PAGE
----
On 15 August, 2015, India's independence day, Daily Mail published a story about elephants in South India. The story, written by Liz Jones, reported on how elephants were tortured.
Jones, who was travelling with Duncan McNair, a London lawyer and founder of non-government organisation Save The Asian Elephants (STAE) in January, and Dr Nameer, a professor and Head of the Centre for Wildlife Studies in Kerala, reported on elephants being chained, severely beaten, having their legs broken, being temporarily blinded and left unable to move. The story was accompanied by pictures of these activities.
Horror stories like the following were scattered throughout the article:
‘How long has he been chained like this?’ I ask Prof Nameer. ‘He has been chained in that spot, never released even for an hour, for 20 years,’ he replies.
We reach the next elephant a few yards away. This is Padmanabhan, who has been at the temple for 35 years. A hind leg hangs at a terrible angle; he wobbles on three legs, all chained.
Prof Nameer tells me his leg was broken deliberately 15 years ago to subdue him. Research fellow Harish Sudhakar tells me later that this elephant too has not moved from his spot in 20 years.
She also reported on secret jungle camps where elephants were beaten into submission. "Of all the animal abuse stories I have covered in the past 30 years, this is by far the worst," Jones writes towards the end of her gut-wrenching article.
The story as it would turn out, was not entirely true.
On 18 August, The Peepli Project, in an open letter to Daily Mail, claimed the article by Jones to be "factually and chronologically wrong, misguided and misinformed, and lacking in basic journalistic ethics".
The open letter was accompanied by another article, dissecting the Daily Mail piece and rebutting its major points.
The author, starts by quoting one part of the article:
At the entrance to the temple is Devi. She has been chained to this spot for 35 years. As a female, she is never taken to festivals, so has never, ever moved. Not one inch. Prof Nameer has asked the temple leaders (politicians, businessmen) to allow the animals to be walked for one hour a day; they refused.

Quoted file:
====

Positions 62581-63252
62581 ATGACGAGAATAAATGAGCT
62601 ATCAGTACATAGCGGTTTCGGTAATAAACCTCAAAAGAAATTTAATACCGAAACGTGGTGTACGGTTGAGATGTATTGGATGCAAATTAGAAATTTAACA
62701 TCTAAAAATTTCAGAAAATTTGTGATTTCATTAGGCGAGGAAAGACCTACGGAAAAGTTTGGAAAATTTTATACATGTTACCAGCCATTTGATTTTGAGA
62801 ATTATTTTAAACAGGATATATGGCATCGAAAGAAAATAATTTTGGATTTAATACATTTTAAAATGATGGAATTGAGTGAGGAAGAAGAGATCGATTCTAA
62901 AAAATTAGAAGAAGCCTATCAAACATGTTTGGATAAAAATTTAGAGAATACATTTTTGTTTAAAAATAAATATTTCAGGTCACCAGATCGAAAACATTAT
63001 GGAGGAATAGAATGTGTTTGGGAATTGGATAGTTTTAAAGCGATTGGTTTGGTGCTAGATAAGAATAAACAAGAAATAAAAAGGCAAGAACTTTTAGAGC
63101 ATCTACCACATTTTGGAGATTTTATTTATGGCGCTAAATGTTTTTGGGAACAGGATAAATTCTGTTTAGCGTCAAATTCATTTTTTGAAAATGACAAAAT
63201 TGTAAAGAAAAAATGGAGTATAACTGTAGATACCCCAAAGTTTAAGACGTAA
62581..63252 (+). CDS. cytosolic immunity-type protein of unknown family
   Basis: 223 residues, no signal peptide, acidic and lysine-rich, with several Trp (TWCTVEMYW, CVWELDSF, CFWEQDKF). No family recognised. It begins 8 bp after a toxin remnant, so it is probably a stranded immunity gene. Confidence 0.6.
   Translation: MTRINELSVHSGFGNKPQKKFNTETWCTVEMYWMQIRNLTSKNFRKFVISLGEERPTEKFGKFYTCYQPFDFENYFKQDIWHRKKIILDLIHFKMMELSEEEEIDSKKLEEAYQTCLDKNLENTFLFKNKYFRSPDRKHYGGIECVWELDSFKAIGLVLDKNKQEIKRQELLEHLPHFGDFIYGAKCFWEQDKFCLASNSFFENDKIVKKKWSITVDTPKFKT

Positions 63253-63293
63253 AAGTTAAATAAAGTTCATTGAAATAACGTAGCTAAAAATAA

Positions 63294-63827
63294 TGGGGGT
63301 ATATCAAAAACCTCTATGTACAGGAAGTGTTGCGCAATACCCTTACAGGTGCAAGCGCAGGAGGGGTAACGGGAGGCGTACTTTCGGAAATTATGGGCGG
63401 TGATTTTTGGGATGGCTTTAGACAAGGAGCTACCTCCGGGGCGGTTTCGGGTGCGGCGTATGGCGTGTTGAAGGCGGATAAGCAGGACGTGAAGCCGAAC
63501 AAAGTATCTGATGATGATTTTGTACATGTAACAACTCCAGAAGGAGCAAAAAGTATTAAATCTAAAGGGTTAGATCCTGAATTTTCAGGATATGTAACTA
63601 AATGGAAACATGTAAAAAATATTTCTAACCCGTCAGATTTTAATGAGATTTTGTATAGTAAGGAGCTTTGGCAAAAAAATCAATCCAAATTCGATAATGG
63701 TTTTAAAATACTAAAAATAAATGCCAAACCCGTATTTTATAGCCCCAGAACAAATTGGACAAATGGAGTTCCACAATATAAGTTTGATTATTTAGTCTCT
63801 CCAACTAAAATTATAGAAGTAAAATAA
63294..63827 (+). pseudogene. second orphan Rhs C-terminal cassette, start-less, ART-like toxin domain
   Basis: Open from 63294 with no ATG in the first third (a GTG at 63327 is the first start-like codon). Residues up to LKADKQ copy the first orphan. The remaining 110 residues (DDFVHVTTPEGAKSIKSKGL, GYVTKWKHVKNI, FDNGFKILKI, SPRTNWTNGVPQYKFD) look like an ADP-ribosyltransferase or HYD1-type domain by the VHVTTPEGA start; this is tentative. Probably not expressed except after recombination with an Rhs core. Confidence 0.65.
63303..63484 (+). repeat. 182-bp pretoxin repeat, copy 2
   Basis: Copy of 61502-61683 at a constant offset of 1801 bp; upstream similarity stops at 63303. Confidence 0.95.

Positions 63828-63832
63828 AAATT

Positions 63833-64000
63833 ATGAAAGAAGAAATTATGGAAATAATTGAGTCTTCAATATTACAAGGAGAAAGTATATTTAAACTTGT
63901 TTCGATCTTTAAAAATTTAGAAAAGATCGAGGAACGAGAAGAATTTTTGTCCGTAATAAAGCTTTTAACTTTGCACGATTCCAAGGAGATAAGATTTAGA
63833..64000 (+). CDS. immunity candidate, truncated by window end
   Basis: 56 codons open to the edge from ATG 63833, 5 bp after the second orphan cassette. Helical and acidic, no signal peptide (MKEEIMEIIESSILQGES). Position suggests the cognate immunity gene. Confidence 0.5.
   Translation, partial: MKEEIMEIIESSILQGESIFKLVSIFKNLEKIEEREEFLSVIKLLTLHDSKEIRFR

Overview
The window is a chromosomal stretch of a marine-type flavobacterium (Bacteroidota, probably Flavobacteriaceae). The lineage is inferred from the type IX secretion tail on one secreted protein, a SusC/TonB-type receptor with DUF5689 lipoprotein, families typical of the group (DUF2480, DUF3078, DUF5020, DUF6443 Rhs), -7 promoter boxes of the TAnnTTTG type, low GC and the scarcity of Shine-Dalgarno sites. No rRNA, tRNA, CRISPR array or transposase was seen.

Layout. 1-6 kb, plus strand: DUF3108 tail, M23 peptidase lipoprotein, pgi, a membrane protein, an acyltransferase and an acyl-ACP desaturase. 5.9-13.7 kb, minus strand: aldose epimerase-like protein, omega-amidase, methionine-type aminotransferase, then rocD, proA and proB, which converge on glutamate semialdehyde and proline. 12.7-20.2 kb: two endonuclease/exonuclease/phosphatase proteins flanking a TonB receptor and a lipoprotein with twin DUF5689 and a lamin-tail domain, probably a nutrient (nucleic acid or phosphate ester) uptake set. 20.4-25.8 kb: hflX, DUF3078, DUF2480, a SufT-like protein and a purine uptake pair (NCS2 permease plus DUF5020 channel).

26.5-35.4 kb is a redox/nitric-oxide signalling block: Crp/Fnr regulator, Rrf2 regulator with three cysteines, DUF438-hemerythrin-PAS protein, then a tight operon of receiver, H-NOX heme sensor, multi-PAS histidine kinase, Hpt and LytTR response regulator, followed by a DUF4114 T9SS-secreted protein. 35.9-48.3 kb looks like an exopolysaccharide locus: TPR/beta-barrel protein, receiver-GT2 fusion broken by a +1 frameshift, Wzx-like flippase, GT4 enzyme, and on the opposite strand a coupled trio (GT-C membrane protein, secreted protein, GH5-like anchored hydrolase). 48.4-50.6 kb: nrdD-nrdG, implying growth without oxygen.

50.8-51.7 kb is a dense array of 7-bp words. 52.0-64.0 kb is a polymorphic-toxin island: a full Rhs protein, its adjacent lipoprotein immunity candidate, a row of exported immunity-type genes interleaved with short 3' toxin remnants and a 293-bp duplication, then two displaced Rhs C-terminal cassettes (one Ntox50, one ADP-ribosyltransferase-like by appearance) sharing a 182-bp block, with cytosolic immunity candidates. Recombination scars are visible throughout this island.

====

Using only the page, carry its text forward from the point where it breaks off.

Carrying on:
And subsequently slams it with:
Guruvayur temple has two entrances. The main entrance faces east; the only other gate opens to the west. At neither of these two entrances is an elephant – of whatever sex – chained. Ever. For any length of time, let alone for decades at a stretch.
The article, which can be read in its entirety here, goes on to point out just how misleading and erroneous the article is.
"I have many problems with this piece – beginning with the fictions, the distortions and the exaggerations... all of them are examples of journalism so shockingly inept that they can be disproved given a functioning internet connection and a few minutes of time," writes the author.
Jones is also slammed for her 'overt racism' in the article.
In the open letter, the author, who personally met Jones, writes how she had already made up her mind about the conditions and the torture suffered by the elephants before visiting various locations mentioned in the Daily Mail article and crafted her story to fit the bias. "In fact, she was upset that she didn’t get to see the torture she had come in expectation of," mentions the letter.
The letter however admits that just because the situation isn't quite as dire as Jones portrays, it's still far from perfect, "It is in fact true that we have a long way to go in the management and welfare of captive elephants in India. But the situation can only be improved by engaging with the mahouts and the forest department, and by investing in positive-reinforcement training, in addition to solving some elephant conservation issues."
Perhaps it's time India begins to accord the elephant the sort of attention that the tiger has been receiving.
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Updated Date: Aug 22, 2015 09:00:06 IST